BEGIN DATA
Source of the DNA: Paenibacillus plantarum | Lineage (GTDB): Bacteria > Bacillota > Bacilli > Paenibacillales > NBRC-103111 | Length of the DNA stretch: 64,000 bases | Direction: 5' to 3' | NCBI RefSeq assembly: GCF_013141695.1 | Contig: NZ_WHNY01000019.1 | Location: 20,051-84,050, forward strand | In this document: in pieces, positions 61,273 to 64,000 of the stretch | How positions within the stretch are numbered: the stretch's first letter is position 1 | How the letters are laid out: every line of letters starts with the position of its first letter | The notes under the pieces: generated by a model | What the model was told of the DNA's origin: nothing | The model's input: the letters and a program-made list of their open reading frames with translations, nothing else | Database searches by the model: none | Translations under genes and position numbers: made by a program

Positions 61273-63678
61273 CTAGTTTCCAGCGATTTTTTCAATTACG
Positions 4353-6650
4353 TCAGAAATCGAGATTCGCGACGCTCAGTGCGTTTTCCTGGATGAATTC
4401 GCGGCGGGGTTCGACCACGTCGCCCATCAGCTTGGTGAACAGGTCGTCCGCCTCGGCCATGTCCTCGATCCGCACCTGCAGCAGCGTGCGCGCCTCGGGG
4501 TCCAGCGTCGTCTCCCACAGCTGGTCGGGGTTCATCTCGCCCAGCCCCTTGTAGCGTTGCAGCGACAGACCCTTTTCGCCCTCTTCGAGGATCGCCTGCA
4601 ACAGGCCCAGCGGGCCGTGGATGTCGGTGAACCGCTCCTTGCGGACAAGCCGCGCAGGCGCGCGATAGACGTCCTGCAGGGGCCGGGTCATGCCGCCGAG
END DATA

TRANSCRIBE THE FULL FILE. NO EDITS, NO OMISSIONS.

Source of the DNA: Paenibacillus plantarum | Lineage (GTDB): Bacteria > Bacillota > Bacilli > Paenibacillales > NBRC-103111 | Length of the DNA stretch: 64,000 bases | Direction: 5' to 3' | NCBI RefSeq assembly: GCF_013141695.1 | Contig: NZ_WHNY01000019.1 | Location: 20,051-84,050, forward strand | In this document: in pieces, positions 61,273 to 64,000 of the stretch | How positions within the stretch are numbered: the stretch's first letter is position 1 | How the letters are laid out: every line of letters starts with the position of its first letter | The notes under the pieces: generated by a model | What the model was told of the DNA's origin: nothing | The model's input: the letters and a program-made list of their open reading frames with translations, nothing else | Database searches by the model: none | Translations under genes and position numbers: made by a program

Positions 61273-63678
61273 CTAGTTTCCAGCGATTTTTTCAATTACG
Positions 4353-6650
4353 TCAGAAATCGAGATTCGCGACGCTCAGTGCGTTTTCCTGGATGAATTC
4401 GCGGCGGGGTTCGACCACGTCGCCCATCAGCTTGGTGAACAGGTCGTCCGCCTCGGCCATGTCCTCGATCCGCACCTGCAGCAGCGTGCGCGCCTCGGGG
4501 TCCAGCGTCGTCTCCCACAGCTGGTCGGGGTTCATCTCGCCCAGCCCCTTGTAGCGTTGCAGCGACAGACCCTTTTCGCCCTCTTCGAGGATCGCCTGCA
4601 ACAGGCCCAGCGGGCCGTGGATGTCGGTGAACCGCTCCTTGCGGACAAGCCGCGCAGGCGCGCGATAGACGTCCTGCAGGGGCCGGGTCATGCCGCCGAG